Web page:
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How To Deal With Dog Separation Anxiety

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What Is Dog Separation Anxiety?

You leave and your Dog howls. Not just for a moment, but seemingly forever. When the howling finally abates, it is replaced by a whine.

When you return, you find your home a mess — he has engaged in destructive behavior that is completely out of character.

Dogs love their owners and develop a very close relationship with them.

Sometimes the closeness of that relationship can leave them confused and frightened when the owner is gone. Thy dog may seem confused, angry or sullen when the owner leaves and may appear to "lash out" against being left alone by ruining furniture, creating messes or otherwise acting in ways wholly inconsistent with his training.

Your dog has a real problem: dog separation anxiety.


The Dog Separation Anxiety Poll

Why Do Dogs Have Separation Anxiety?

Dog Separation anxiety is relatively easy to diagnose: an otherwise well-adjusted dog seems to transform into a monster when left alone. Unfortunately, it is not always quite as easy to treat the disorder.

Helping a dog to overcome problems with separation anxiety is a process, just like other aspects of training, it takes time and repetition to be truly successful.

The idea of "training away" separation anxiety seems unlikely-how can you address a behavior when you are not present to see, prevent or correct it? Fortunately, there are actions one can take to decrease dog separation anxiety and to prevent your dog's frustrated behavior from spiraling out of control during your absence.

Deal With Dog Separation Anxiety Books and Guides

Sometimes leaving your dog home alone or with another person can be quite nerve wrecking for everyone involved. It's sort of like a new parent leaving their newborn baby for the first time with a babysitter or the grandparents.

Fortunately there are many great resources out there that teach you how to deal with dog separation anxiety; this goes for both the owner and their dog.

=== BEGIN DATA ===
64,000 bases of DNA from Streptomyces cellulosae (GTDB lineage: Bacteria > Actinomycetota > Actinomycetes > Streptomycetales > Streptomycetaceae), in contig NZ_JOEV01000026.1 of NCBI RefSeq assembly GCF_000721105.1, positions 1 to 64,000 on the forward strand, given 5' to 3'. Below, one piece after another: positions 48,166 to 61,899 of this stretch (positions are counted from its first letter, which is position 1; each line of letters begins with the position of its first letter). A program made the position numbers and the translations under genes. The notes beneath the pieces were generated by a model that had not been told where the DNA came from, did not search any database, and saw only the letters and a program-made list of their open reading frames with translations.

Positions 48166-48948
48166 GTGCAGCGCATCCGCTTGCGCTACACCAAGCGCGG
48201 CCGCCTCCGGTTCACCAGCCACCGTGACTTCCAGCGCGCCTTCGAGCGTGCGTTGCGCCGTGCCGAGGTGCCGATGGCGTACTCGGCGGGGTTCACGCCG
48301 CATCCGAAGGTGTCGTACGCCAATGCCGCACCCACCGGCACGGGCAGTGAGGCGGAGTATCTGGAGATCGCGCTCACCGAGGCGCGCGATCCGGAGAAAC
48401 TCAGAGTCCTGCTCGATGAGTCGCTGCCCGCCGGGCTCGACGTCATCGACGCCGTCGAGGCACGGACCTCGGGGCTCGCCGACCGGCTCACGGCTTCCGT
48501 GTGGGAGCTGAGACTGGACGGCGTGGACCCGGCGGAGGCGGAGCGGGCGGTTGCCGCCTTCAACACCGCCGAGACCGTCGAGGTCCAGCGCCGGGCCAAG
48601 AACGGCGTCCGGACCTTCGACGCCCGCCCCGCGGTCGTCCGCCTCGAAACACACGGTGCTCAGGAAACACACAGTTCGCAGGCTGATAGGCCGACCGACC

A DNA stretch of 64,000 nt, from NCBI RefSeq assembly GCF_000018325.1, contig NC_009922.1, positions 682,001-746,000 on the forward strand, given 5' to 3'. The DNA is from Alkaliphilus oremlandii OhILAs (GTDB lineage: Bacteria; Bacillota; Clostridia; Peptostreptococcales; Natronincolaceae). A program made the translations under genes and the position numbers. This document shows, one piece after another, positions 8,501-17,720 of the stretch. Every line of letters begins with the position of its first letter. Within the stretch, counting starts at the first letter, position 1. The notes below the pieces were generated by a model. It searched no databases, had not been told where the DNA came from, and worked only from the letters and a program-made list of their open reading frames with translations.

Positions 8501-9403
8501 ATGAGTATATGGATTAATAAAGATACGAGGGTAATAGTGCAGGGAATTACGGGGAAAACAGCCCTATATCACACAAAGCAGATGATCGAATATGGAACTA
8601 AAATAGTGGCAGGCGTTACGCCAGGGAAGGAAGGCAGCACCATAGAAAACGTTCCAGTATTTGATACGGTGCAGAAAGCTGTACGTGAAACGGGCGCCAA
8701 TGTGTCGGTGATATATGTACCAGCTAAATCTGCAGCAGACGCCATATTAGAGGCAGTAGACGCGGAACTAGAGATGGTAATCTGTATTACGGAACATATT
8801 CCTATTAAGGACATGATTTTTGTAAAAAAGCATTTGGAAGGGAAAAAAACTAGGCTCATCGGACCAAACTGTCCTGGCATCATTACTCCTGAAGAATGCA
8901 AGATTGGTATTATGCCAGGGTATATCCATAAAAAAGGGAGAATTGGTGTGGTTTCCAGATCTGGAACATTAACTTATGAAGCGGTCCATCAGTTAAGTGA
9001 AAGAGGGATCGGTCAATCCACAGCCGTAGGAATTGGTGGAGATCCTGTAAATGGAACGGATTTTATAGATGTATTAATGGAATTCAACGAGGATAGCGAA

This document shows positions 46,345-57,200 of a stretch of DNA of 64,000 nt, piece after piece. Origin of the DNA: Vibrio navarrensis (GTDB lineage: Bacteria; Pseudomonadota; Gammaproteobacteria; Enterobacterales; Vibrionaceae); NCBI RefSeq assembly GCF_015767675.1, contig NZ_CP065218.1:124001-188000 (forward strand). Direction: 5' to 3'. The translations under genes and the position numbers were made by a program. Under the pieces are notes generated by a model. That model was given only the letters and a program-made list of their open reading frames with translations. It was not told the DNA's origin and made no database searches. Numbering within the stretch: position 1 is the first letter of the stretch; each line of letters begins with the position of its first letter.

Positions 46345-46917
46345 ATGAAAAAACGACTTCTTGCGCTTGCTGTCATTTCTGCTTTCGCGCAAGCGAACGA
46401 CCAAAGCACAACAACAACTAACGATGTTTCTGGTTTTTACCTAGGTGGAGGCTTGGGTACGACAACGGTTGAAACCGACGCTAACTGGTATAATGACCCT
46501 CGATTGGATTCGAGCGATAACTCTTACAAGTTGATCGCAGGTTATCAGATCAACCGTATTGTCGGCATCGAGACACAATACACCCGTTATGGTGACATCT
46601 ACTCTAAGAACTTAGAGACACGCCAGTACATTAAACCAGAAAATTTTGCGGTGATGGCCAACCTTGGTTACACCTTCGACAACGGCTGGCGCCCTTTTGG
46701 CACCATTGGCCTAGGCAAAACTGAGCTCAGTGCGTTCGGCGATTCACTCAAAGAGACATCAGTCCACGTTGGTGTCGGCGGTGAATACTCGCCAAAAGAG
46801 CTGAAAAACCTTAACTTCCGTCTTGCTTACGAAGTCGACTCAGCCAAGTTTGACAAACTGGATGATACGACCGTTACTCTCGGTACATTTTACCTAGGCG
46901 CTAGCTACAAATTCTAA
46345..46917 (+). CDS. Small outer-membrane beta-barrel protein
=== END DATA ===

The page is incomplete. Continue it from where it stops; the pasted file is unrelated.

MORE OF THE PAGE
The following are some books that present you with great tips and strategies on what to do when you have to separate from your pet for a period of time, no matter how long or short.

Dog Separation Anxiety and Preparing Your Dog For Your Departure

Prepare the dog for your departure. Many people have a tendency to lavish attention on their dog before leaving. They may take extra time to play with the dog or find other ways to try to squeeze in a little extra "quality time" with their canine friend.

Though well intended, this only makes the owner's departure even more noticeable and worrisome for the dog. Instead of petting and kissing the dog goodbye, owners dealing with separation anxiety should take measures to correctly prepare the pet for their absence.

This can be done by intentionally decreasing interaction with the pet prior to leaving. Although one may want to spend extra time with a pet before leaving him alone, the best practice is to actually come close to ignoring your pet for several minutes prior to leaving. This will make your departure less jarring and should serve to decrease the dog's level of anxiety.

If you are leaving for an extended period and feel the need to connect with your pet and to enjoy their company, find ways to do so earlier in the day. Resist the urge to say "goodbye" before actually leaving.

Dog Toys - To Help With Dog Separation Anxiety

Dog Separation Anxiety - Distracting Him As You Leave

Provide an immediate distraction for the dog. Right before leaving, it is desirable to provide the pet with some sort of distraction. A new toy, for instance, may serve to occupy his attentions, allowing for a smoother transition to his “alone time.” Whatever immediate distraction is provided, make sure it is something that is likely to interest the dog for several minutes. The objective, after all is to maintain his attention on something other than your absence for as long as can be reasonably expected.

This technique has the added benefit of teaching your pet that his time alone will result in a pleasurable experience. He will begin to connect your departure with a fun toy or diversion instead of feeling it will only bring anxiety and loneliness.

One should also provide a more lasting distraction. Dogs crave human contact and will unavoidably miss it while alone. However, maintaining something of a human element to their surroundings can decrease the separation anxiety the feel when left without company.

Many have experienced success by keeping a radio or television tuned to programming featuring a great deal of dialogue. The dog will hear human voices and although he certainly won’t be fooled into believing he is in the company of human friends, the sound is still soothing and can reduce feelings of stress and loneliness.

Separation anxiety can be an absolutely befuddling issue for a dog owner. Even the most well-mannered and well-trained dogs can suddenly transform into destructive troublemakers as a result of separation anxiety.

Training away this difficulty can be hard, especially when a dog feels very connected to his owner. However, by preparing your dog and utilizing appropriate immediate and lasting distractions, one can reasonably expect to reduce the anxiety experienced by their dog.

More Dog Advice For Dog Owners

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    Are you having problems with a dog who won't stop digging anywhere they can? It's not an uncommon problem faced by dog owners but the advice here on how to stop your dog digging should help address it
  • How To Potty Train Your Dog
    Have you got a new dog or puppy and need to potty train it? Let's take you step by step through how to puppy train your dog and keep both them and you happy and of course your home clean!